CINCINNATI -- Bridget Harris was at her first internship working for an architect in Cincinnati when the boss asked if she would ever consider starting a business of her own.
"I'm like, 'No. I would never own a company,'" she remembers telling him. "I just laugh about that now."
That response seems silly because she ended up starting her own construction management business less than a decade later. Since launching in 2010, BTH Construction Delivery has grown from a sole proprietorship to a company with three owners and an additional employee.
That growth has come in the male-dominated construction industry despite the fact that Harris, 35, is a young, black woman.
"My lawyer actually called me a unicorn one day," she said. "He said, 'I've never met anyone in your industry that looks like you and is a woman.'"
Harris has been successful because she is "teachable and humble and hungry to learn," said Vincent Terry, director of the Covington and Cincinnati office of Moody Nolan, an architecture firm where Harris worked before starting BTH.
"I definitely encouraged her to go out and take Cincinnati by storm," Terry said. "She had this degree of trust that surrounded her."
Harris has worked on a number of high-profile local projects, including The Banks, JACK Cincinnati Casino and the Cincinnati Children's Hospital Clinical Services Pavilion.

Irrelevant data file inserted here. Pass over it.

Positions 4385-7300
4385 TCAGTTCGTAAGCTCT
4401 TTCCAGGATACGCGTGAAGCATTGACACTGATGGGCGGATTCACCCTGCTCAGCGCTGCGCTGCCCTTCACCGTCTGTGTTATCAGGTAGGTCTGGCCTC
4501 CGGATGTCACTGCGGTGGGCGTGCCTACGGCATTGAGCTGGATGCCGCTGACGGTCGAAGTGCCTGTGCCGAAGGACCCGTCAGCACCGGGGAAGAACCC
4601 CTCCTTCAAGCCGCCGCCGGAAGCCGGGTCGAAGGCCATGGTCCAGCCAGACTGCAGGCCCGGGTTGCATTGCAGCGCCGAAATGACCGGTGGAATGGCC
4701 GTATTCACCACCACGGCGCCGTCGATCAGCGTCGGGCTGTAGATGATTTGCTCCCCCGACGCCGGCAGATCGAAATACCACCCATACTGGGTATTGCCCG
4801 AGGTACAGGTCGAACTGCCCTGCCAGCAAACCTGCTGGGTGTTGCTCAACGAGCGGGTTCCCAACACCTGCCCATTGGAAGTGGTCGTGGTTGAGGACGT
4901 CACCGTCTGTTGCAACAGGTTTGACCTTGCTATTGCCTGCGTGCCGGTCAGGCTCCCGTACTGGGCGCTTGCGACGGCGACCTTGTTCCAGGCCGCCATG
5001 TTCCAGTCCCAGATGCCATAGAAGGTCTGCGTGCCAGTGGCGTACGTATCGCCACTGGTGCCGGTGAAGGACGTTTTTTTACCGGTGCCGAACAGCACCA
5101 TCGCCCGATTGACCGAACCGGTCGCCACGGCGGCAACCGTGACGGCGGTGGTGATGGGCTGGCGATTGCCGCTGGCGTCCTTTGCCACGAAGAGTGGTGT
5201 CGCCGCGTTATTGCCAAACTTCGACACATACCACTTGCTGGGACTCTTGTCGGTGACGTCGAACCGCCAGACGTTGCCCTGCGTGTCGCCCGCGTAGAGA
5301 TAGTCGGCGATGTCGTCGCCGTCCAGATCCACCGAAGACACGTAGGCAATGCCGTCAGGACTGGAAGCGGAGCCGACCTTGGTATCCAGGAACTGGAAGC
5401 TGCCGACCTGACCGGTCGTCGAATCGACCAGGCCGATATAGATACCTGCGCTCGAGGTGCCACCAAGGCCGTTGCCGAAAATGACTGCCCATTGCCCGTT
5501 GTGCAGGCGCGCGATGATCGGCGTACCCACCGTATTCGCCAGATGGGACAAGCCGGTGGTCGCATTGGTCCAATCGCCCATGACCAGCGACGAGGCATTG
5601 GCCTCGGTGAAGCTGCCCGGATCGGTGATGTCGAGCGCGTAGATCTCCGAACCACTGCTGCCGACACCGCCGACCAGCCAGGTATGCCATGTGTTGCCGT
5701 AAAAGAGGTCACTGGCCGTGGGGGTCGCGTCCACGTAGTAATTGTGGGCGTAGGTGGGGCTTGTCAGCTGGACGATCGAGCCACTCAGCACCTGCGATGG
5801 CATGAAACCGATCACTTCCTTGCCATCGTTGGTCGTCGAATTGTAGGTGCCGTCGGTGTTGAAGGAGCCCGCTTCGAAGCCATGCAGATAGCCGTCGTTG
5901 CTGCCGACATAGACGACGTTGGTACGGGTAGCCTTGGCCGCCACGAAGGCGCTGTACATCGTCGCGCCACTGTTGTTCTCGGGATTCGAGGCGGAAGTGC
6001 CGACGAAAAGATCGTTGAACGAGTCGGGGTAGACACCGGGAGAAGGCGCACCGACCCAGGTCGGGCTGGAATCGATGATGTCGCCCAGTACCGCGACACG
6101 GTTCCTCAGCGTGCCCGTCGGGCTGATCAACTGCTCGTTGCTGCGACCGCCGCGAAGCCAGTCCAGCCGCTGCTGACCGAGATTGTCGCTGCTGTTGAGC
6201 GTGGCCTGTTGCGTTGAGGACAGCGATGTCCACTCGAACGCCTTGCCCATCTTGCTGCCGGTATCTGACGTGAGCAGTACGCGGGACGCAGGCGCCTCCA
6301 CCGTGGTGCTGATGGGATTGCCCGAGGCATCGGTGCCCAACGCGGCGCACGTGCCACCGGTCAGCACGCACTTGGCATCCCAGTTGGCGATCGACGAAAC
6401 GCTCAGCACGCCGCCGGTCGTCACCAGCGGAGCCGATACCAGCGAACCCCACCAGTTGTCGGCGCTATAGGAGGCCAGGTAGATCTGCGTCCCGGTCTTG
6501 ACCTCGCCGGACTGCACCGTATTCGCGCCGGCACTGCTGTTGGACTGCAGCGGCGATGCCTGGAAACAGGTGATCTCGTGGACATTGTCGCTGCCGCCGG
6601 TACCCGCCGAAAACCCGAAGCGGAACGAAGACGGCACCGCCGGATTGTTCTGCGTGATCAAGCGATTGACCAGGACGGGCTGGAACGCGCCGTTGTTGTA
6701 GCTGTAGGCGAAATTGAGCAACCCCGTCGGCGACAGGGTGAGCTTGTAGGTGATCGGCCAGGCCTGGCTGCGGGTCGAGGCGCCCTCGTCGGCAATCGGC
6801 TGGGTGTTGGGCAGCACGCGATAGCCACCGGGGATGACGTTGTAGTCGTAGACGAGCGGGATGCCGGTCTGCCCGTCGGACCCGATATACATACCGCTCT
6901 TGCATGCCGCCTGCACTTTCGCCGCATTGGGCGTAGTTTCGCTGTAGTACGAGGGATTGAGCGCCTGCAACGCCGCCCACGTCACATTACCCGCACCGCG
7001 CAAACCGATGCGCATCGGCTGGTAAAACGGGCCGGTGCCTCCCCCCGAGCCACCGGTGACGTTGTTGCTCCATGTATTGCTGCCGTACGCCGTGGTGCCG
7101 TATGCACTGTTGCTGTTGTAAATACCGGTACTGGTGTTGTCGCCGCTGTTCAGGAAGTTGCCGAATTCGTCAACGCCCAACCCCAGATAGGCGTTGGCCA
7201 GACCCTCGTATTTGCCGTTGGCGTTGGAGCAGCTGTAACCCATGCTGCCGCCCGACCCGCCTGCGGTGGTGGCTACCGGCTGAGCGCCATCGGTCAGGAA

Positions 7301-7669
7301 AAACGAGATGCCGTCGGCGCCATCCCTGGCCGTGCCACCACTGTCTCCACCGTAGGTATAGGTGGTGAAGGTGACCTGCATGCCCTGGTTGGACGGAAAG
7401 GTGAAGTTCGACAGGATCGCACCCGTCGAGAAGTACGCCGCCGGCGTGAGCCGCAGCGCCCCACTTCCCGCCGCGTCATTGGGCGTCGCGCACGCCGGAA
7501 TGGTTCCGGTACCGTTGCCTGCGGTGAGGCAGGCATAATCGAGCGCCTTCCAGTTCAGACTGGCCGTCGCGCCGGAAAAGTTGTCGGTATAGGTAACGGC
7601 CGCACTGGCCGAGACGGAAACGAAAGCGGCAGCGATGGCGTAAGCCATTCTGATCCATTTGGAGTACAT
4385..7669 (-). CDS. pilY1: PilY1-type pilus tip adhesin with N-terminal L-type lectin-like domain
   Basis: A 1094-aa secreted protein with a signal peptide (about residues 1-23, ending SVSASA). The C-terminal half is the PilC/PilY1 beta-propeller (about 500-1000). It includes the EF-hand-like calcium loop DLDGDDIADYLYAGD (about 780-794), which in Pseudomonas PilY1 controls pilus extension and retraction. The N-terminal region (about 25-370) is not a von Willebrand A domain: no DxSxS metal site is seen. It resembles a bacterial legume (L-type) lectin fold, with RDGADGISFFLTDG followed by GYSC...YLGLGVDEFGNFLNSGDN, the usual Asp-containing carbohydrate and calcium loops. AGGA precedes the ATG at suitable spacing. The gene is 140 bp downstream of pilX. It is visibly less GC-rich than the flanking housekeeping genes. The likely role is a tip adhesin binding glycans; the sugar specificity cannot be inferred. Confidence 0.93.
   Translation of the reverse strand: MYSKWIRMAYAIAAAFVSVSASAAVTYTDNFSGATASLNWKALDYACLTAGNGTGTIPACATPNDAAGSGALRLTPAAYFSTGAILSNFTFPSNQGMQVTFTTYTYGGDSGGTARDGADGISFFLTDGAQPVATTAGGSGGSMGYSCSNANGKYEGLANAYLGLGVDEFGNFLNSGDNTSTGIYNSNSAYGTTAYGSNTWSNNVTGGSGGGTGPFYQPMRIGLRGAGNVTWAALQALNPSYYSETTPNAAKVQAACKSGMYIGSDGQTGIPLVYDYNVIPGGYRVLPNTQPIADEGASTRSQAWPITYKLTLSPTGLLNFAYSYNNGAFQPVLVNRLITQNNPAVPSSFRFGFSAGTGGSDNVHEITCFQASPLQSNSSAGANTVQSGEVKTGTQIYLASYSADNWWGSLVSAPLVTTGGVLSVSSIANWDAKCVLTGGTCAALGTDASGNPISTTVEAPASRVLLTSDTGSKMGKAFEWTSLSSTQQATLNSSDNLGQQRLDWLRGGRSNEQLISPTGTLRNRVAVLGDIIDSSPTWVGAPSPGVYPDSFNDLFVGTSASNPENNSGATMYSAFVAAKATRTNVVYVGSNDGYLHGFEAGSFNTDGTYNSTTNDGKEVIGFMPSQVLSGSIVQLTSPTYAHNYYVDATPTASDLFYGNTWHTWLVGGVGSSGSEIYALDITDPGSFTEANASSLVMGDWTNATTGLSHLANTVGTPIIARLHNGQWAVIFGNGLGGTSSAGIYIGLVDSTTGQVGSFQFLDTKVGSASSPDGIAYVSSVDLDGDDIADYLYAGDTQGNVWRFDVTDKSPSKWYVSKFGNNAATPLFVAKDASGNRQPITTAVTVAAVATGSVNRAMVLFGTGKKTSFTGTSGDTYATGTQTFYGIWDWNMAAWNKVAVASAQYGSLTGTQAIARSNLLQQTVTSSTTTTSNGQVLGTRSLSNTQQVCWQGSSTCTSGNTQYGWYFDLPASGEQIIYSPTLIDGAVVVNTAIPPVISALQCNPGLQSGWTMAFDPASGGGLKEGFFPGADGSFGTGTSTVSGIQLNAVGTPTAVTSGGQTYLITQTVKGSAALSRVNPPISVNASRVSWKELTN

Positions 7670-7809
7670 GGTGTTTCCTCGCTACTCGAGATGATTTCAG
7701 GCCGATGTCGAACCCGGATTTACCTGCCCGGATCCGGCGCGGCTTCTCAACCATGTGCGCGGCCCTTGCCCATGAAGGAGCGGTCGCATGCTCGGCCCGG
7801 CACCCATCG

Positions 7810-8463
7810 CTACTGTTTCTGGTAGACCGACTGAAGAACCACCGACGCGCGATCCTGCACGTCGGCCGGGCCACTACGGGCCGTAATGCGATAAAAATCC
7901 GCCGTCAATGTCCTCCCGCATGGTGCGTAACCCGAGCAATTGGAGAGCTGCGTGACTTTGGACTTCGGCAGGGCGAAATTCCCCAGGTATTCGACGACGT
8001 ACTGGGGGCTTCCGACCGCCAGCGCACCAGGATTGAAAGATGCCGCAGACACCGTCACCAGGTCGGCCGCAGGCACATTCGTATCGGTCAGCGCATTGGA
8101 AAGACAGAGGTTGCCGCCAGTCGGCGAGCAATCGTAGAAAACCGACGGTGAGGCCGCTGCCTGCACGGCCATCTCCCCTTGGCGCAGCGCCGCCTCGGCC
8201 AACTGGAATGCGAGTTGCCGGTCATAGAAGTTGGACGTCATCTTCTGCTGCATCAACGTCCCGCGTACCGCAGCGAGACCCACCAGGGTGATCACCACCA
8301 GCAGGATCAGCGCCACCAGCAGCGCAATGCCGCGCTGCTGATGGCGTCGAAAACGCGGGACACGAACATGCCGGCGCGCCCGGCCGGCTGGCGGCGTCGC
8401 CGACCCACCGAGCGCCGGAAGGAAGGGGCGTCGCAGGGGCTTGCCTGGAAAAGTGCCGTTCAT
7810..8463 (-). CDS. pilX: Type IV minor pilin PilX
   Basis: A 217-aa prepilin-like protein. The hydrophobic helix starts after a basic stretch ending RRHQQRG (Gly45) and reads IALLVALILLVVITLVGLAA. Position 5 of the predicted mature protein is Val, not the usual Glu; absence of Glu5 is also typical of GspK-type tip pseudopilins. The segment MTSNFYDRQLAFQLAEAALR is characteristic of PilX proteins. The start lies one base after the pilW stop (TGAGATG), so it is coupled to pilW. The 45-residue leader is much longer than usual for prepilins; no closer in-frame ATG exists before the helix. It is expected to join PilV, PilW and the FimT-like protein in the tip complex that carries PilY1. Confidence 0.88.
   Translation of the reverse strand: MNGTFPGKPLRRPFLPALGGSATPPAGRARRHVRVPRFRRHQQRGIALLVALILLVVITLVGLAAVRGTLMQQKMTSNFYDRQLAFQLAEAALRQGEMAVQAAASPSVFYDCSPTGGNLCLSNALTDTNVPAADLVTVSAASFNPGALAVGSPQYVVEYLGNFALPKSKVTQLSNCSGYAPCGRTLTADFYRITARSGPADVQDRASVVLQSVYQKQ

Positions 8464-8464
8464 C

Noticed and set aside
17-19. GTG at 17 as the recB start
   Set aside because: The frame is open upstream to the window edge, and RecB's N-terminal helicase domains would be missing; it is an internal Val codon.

She said she expects the city of Cincinnati's focus on contracting with more companies owned by women and minorities could help open more doors for her company, too.
"When I have conversations now talking about having a construction company and being minority- and woman-owned, I hear people get a little bit more excited because I can help meet a quota for them," she said.
The accidental entrepreneur
For her part, Harris doesn't think much about her race or gender. Then again, she has seen the world differently ever since she was a kid.
"I always wanted to be an architect," said Harris, who grew up in College Hill. "I was a little kid, and I would draw pictures of houses in sections. I would cut the house straight down the middle and draw it that way. I've always seen buildings differently."
That came in handy after Harris graduated from Walnut Hills High School and went to Tennessee State University to study architectural engineering. Starting out, she didn't realize how different that major would be from architect, but she learned quickly and stuck with it, she said.
After graduating in 2005, she returned to Cincinnati and worked for a local architecture firm for about a year before going back to school to get her master of architecture at the University of Cincinnati's College of Design, Architecture, Art and Planning.
After getting her master's she worked for a year at another local firm before the Great Recession hit. She got laid off as a result.
"That's pretty much why I started the business," Harris said.
Her father, a civil engineer, had always told her to spend a year "on the ground" early in her career. So she figured starting her own business would give her that opportunity, and she got a job to work as a consultant on The Banks.
"It was trial by fire," she said. "The general contractor is coming to me and saying, 'This is wrong. What do we need to do?' I'm like, 'Hold that thought, let me look at the drawings.' They're like, 'We need this answer in an hour.'"